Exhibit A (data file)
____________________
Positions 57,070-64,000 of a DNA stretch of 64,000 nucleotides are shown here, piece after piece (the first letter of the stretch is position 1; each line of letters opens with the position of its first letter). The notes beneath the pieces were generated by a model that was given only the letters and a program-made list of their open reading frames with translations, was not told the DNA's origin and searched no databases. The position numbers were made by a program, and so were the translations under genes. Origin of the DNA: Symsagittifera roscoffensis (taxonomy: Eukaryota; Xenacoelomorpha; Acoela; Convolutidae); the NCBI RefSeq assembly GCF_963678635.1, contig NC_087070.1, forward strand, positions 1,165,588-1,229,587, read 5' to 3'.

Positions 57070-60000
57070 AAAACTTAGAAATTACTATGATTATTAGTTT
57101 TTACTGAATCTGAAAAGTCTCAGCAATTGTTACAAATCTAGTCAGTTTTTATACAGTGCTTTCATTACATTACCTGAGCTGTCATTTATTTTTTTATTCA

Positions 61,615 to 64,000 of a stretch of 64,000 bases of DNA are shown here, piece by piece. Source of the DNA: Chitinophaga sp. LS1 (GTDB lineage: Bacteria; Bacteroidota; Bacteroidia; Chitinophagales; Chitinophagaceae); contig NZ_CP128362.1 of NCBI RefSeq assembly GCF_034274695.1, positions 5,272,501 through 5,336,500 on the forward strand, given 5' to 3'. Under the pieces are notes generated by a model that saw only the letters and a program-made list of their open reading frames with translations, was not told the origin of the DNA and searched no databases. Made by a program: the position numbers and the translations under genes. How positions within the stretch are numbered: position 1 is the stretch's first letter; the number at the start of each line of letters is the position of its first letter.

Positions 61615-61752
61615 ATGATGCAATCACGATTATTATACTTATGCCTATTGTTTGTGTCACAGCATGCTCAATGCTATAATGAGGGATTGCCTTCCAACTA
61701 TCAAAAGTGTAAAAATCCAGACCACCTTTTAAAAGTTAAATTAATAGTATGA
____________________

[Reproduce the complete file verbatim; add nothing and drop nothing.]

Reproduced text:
Positions 57,070-64,000 of a DNA stretch of 64,000 nucleotides are shown here, piece after piece (the first letter of the stretch is position 1; each line of letters opens with the position of its first letter). The notes beneath the pieces were generated by a model that was given only the letters and a program-made list of their open reading frames with translations, was not told the DNA's origin and searched no databases. The position numbers were made by a program, and so were the translations under genes. Origin of the DNA: Symsagittifera roscoffensis (taxonomy: Eukaryota; Xenacoelomorpha; Acoela; Convolutidae); the NCBI RefSeq assembly GCF_963678635.1, contig NC_087070.1, forward strand, positions 1,165,588-1,229,587, read 5' to 3'.

Positions 57070-60000
57070 AAAACTTAGAAATTACTATGATTATTAGTTT
57101 TTACTGAATCTGAAAAGTCTCAGCAATTGTTACAAATCTAGTCAGTTTTTATACAGTGCTTTCATTACATTACCTGAGCTGTCATTTATTTTTTTATTCA

Positions 61,615 to 64,000 of a stretch of 64,000 bases of DNA are shown here, piece by piece. Source of the DNA: Chitinophaga sp. LS1 (GTDB lineage: Bacteria; Bacteroidota; Bacteroidia; Chitinophagales; Chitinophagaceae); contig NZ_CP128362.1 of NCBI RefSeq assembly GCF_034274695.1, positions 5,272,501 through 5,336,500 on the forward strand, given 5' to 3'. Under the pieces are notes generated by a model that saw only the letters and a program-made list of their open reading frames with translations, was not told the origin of the DNA and searched no databases. Made by a program: the position numbers and the translations under genes. How positions within the stretch are numbered: position 1 is the stretch's first letter; the number at the start of each line of letters is the position of its first letter.

Positions 61615-61752
61615 ATGATGCAATCACGATTATTATACTTATGCCTATTGTTTGTGTCACAGCATGCTCAATGCTATAATGAGGGATTGCCTTCCAACTA
61701 TCAAAAGTGTAAAAATCCAGACCACCTTTTAAAAGTTAAATTAATAGTATGA